Coq au Vin
After last week’s big Julia Child meal, I thought I might feel the need to take some time off. After all, that was a pretty heavy-duty Julia encounter. But would I want to quit the Julia endeavor?
I did not! By Wednesday, I was really anxious to see what Julia had in store for me.
Turns out, it was her famous Coq au Vin. (Rooster cooked in wine sauce)
Mind you, I’ve done the Coq au Vin thing before. Bacon, wine, chicken. Been there, done that. It often ends up tasting bitter and the sauce, limp. Not a fun game.
So, let’s start over with Julia’s Coq.
Trust me, when you taste it, you will go
“Oh . . . My . . . .
I’m sorry, but you will take the name of the Lord in vain. It’s a given.
Here’s how you do it:
Read the recipe thoroughly. Reverence it.
Remember my pet peeve about bay leaves? One bay leaf does not add any flavor whatsoever. Buzz two handfulls of bay leaves in your coffee grinder. You will suddenly realize what bay leaves smell like! Use a quarter teaspoon in this recipe.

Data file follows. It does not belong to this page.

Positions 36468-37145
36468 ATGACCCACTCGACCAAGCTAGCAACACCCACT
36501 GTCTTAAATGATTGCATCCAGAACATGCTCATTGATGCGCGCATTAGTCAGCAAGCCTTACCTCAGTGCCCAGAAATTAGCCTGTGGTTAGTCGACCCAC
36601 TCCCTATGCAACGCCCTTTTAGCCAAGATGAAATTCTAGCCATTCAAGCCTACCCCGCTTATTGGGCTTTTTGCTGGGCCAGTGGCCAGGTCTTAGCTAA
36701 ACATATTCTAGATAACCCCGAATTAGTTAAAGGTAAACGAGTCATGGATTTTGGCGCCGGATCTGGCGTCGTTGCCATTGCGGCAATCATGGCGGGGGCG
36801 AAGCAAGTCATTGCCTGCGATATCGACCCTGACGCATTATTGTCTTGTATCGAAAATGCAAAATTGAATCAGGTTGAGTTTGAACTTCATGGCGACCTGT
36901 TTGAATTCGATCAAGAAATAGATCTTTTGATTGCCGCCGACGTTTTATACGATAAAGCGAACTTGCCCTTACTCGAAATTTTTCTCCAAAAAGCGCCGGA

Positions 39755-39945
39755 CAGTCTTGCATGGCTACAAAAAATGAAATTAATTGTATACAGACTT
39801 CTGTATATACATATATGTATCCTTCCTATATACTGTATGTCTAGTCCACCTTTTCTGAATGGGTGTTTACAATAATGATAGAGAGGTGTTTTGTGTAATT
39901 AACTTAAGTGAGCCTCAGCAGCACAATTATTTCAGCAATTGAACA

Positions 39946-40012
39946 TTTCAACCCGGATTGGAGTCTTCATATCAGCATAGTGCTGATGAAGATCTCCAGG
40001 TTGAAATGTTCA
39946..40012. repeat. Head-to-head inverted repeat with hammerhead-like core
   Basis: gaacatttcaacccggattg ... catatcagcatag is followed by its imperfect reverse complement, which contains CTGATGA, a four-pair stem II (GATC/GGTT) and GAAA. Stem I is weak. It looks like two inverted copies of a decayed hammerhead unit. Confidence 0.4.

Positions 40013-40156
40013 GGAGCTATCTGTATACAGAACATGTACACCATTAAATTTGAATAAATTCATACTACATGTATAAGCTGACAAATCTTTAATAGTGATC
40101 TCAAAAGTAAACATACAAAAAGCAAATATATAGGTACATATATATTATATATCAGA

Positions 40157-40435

Stir 2 Tbs of flour into 3 TBS butter and set aside. (Butter & flour = easy as pie.)
It calls for six ounces of bacon. A packet comes to 16 oz, one pound. Each slice equals one once (My God, when will we ever switch to Metric???) Really, just divide the packet into three portions. Freeze two.
Fry the bacon. Meanwhile, boil the pearl onions so you can de-oinion them.
Saute the chicken in the bacon fat. (Julia’s recipe calls for a 3-lb chicken cut up. Yes, this tastes wonderful, but I really don’t like dealing with chicken skin, bones, and gristle. Opt for 2 lbs of boneless, skinless, chicken thighs instead.) Although this recipe was originally developed to use an old rooster past his prime, it's not like likely any of use live in a French farmhouse. Use store-bought chicken.
Saute the onions in butter, then cook them down with chicken stock until syrupy.
Saute the mushrooms in butter.
After the chicken has been fried in bacon fat, flame that sucker with ½ cup of cognac. Don’t be afraid! Flames are fun. Flames make food taste good!
After you have spoken with the building's automatic alarm people assuring them you're not on fire, add the onions to the chicken.
Then the mushrooms.
Then the wine
Bring to a boil and stir some of it into the butter-flour slurry. (This is so that it won't go lumpy when added to the rest)
Add the butter-flour slurry to the simmering chicken. Lower the heat and simmer for about 30 minutes.
Serve over white rice or noodles. Be prepared to exclaim totally inappropriate things when you taste this at the dinner table.
It's that good.